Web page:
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How to Make Your CRM Work FOR You and Your Sales Team | Sell Smarter. Sell Faster.

How to Make Your CRM Work FOR You and Your Sales Team
Amanda Meade
How to Make Your CRM Work FOR You and Your Sales Team

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In the last episode of season one, host Dani Buckley was joined by Elissa Nauful, Director of Sales at LeadG2 by The Center for Sales Strategy, where they discussed using a CRM with the sales team, and how it can serve not only as a tool that works FOR you and your team, but also as a powerful sales enablement tool.

Tune in now or keep reading for a brief overview.

Questions About CRMs

This is a big topic at both LeadG2 and the Center for Sales Strategy. We hear questions and concerns around CRMs daily from salespeople and sales leaders. Some of the things we hear are:  

  • “We’ve had bad experiences with CRMs in the past.” 

  • “We know we need one, but we aren’t sure what we need, and it’s a big commitment.”  

  • “We have one, but we’re not really using it,” or other versions of that are “Our salespeople don’t use it the way we should” or “It’s not up to date.

  • “We hate our CRM – we’ve had it forever, and nobody uses it right.”  

  • “We love our CRM – but our salespeople hate it, and we’re always nagging them to update it.”  

What to Look for in a CRM

How do You know you need a CRM?  

  • You need to have accurate and up to date data for forecasting, planning, and budgeting.  

  • You need to have transparency and ownership over their prospect and customer database – for when employees come and go, etc.  

  • You need to have an up-to-date database for communication.

  • You need to have some visibility into the pipeline and their salespeople’s activity. 

  • You need information that will help them better coach and mentor and support their salespeople.  

Why Do Salespeople Hate CRMs?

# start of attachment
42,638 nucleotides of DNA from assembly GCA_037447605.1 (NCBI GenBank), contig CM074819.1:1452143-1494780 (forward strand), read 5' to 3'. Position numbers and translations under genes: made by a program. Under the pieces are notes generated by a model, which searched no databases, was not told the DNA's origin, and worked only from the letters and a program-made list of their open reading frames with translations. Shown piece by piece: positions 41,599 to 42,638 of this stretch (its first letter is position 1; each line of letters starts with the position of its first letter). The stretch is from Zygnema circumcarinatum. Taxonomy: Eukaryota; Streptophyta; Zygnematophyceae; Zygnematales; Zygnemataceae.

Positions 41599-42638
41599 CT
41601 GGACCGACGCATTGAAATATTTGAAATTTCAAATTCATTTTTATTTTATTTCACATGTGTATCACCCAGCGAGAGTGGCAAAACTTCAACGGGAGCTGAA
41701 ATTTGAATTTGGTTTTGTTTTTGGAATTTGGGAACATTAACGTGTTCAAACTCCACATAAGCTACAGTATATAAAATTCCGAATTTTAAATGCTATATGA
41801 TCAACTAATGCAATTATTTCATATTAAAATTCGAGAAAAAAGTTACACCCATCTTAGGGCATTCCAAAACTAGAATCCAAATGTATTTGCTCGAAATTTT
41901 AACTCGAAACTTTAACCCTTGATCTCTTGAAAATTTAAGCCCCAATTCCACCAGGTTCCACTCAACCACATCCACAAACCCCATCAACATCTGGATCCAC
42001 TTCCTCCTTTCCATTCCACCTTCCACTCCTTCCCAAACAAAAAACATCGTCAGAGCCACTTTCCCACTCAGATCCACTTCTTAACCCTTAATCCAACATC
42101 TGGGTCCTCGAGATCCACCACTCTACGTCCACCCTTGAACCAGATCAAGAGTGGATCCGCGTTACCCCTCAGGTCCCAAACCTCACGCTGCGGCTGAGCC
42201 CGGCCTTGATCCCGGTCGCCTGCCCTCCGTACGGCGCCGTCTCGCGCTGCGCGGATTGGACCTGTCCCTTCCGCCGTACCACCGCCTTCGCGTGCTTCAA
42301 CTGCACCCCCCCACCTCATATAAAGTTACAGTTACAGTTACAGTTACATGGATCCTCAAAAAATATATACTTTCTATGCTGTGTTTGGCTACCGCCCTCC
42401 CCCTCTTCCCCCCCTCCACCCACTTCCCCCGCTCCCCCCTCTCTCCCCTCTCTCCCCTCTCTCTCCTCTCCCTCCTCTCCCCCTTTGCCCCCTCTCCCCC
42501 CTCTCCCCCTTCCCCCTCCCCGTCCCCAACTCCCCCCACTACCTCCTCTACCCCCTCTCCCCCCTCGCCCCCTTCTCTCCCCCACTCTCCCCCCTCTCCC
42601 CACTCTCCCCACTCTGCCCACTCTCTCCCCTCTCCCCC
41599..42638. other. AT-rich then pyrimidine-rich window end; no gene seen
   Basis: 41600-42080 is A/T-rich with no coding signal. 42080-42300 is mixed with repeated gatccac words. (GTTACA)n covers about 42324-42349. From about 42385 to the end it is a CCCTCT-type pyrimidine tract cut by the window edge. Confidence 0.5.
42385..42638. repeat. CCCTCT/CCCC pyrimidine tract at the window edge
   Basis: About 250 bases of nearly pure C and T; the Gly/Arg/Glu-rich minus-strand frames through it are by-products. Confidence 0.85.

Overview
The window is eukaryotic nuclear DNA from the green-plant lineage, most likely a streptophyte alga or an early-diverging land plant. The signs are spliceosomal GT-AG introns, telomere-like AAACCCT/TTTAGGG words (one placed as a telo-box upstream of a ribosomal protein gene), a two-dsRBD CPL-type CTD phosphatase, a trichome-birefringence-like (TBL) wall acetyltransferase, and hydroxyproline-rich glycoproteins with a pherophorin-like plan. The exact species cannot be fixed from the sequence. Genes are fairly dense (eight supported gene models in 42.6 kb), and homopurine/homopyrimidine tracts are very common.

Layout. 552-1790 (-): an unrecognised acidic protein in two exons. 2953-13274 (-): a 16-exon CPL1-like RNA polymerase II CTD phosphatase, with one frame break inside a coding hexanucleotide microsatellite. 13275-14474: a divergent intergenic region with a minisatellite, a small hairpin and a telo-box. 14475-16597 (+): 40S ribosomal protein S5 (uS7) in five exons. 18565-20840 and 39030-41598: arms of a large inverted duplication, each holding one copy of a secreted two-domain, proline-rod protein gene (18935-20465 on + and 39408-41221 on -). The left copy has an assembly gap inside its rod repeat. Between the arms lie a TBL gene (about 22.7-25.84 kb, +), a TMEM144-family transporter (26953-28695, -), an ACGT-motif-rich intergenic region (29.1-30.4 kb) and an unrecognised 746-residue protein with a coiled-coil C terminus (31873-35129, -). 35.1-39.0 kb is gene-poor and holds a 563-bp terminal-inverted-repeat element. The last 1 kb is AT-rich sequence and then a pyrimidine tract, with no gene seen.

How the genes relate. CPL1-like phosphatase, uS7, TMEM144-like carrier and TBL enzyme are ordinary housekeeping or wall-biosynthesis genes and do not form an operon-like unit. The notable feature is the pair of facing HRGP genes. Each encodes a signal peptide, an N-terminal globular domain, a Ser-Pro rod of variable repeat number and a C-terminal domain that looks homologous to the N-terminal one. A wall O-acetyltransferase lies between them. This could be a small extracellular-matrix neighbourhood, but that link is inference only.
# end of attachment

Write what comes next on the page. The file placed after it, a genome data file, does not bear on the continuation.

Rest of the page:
• It’s a time suck.

  • It’s not actually helping them sell smarter or faster.

  • It’s cumbersome or technologically difficult to learn and navigate. 

  • They feel like they’re being micromanaged. 

The key is finding and using a CRM that sets your leaders up to fulfill their long list of needs while also ensuring it’s easily adaptable and actually helpful to salespeople. And that’s what this episode covers.

Remember, you must think with a sales enablement mindset vs. a monitoring mindset. Your CRM is a sales enablement tool. It should be, and if it’s not enabling your salespeople, then you’re doing it wrong.

Why Salespeople Hate CRMs — What Can Sales Managers Do About It

About Elissa Nauful

Elissa Nauful is the Director of Sales at LeadG2, The Center for Sales Strategy, and Up Your Culture. She started her career in broadcast television and has worked in linear, digital, and social media. Her true passion is delivering valuable solutions to clients, and she is passionate about working with leaders seeking answers to the biggest problems in business today – how to drive revenue and awareness.

She’s a solutions-based creative thinker and sales is in her DNA. Her favorite conversations center around “what’ and ‘why’ and she loves to challenge herself to grow her mind and experiences.

Elissa is an avid fly fisher and loves every form of art, food from around the world, and wine. She enjoys spending her free time experiencing live music, laughter, and wonderful people. 

Using a CRM in Sales and as a Sales Leader

Elissa starts the conversation by explaining her experience using a CRM, both in sales roles and as a sales leader.